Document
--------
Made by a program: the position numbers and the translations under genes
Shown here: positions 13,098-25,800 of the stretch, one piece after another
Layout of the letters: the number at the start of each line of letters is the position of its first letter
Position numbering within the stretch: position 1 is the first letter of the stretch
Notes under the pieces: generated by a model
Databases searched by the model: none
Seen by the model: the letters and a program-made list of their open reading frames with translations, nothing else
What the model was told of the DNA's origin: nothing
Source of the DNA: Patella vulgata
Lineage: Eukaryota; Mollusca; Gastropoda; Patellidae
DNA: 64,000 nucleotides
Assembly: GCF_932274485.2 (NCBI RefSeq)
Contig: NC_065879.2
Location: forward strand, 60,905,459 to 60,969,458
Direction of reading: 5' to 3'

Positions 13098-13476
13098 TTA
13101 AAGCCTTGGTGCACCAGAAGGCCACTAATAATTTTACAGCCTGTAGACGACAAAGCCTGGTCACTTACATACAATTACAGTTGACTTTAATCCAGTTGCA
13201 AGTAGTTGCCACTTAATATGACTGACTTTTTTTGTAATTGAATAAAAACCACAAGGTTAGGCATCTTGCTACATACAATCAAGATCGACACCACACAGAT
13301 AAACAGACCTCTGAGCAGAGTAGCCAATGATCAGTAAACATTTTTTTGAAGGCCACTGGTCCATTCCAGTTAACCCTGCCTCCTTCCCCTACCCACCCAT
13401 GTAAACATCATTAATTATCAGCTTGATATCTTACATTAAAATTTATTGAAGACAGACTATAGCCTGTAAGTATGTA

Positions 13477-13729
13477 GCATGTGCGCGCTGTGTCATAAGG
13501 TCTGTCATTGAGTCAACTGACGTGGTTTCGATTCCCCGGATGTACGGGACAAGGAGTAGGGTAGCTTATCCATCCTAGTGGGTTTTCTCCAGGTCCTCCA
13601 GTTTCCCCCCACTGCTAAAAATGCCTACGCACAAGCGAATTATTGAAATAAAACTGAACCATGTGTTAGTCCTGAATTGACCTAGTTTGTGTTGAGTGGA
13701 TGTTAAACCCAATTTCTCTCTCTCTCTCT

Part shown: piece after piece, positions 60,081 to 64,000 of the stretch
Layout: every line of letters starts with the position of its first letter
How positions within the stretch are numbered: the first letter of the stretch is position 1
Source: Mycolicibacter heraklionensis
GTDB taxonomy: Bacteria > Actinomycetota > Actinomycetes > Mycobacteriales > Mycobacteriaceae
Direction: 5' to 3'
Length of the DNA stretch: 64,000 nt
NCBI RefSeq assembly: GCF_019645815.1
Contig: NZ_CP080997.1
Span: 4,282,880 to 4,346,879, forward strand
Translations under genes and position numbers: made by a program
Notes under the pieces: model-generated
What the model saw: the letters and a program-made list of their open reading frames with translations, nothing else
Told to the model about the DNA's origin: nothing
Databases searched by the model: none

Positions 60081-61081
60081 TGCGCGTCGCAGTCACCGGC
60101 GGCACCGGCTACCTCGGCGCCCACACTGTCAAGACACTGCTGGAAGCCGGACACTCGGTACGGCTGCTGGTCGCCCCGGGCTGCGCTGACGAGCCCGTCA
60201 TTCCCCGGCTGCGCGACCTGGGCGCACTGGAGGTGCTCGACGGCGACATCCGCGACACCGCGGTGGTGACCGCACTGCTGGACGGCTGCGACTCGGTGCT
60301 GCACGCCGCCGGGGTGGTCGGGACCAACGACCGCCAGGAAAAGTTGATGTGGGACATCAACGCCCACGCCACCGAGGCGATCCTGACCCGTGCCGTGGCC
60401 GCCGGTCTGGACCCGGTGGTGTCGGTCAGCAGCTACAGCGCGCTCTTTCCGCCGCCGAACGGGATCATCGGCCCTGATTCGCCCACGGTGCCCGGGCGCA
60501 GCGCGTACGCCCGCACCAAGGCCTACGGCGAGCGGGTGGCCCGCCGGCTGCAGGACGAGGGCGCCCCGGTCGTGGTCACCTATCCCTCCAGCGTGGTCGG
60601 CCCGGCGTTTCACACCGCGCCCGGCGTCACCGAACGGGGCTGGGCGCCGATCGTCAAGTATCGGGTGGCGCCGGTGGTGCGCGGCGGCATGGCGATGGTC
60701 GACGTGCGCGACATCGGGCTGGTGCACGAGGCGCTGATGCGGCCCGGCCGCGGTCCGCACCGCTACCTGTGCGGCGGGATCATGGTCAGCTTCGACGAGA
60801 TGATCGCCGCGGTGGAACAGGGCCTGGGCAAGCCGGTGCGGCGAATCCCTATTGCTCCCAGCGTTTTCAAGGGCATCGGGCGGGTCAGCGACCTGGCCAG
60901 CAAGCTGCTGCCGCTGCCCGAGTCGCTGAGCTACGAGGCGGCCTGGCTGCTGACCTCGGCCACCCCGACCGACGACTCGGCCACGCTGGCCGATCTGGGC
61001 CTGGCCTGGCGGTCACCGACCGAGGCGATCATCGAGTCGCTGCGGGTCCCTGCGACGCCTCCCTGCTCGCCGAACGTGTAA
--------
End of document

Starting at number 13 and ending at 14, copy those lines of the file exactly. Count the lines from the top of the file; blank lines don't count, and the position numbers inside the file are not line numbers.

Contig: NC_065879.2
Location: forward strand, 60,905,459 to 60,969,458